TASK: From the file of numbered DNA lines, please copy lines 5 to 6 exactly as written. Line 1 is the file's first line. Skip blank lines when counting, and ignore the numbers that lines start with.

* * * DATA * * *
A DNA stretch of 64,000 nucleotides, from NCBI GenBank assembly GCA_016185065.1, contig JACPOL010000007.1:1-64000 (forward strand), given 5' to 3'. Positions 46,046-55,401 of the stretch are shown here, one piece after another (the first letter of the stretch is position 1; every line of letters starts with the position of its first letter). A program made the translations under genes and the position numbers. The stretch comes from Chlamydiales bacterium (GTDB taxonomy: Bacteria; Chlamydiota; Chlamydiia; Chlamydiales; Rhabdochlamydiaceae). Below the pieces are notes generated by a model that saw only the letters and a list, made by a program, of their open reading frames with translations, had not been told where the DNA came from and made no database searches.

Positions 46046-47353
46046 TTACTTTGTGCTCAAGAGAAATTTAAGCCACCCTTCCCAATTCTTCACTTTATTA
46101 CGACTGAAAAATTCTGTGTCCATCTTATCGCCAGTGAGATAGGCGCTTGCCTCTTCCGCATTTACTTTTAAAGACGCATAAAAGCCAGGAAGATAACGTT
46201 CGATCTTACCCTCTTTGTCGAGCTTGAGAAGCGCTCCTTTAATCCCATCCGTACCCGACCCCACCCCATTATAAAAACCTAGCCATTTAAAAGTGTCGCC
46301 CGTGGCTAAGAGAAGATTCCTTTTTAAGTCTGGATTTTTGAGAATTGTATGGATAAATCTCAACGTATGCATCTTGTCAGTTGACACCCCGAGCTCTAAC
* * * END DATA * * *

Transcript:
46201 CGATCTTACCCTCTTTGTCGAGCTTGAGAAGCGCTCCTTTAATCCCATCCGTACCCGACCCCACCCCATTATAAAAACCTAGCCATTTAAAAGTGTCGCC
46301 CGTGGCTAAGAGAAGATTCCTTTTTAAGTCTGGATTTTTGAGAATTGTATGGATAAATCTCAACGTATGCATCTTGTCAGTTGACACCCCGAGCTCTAAC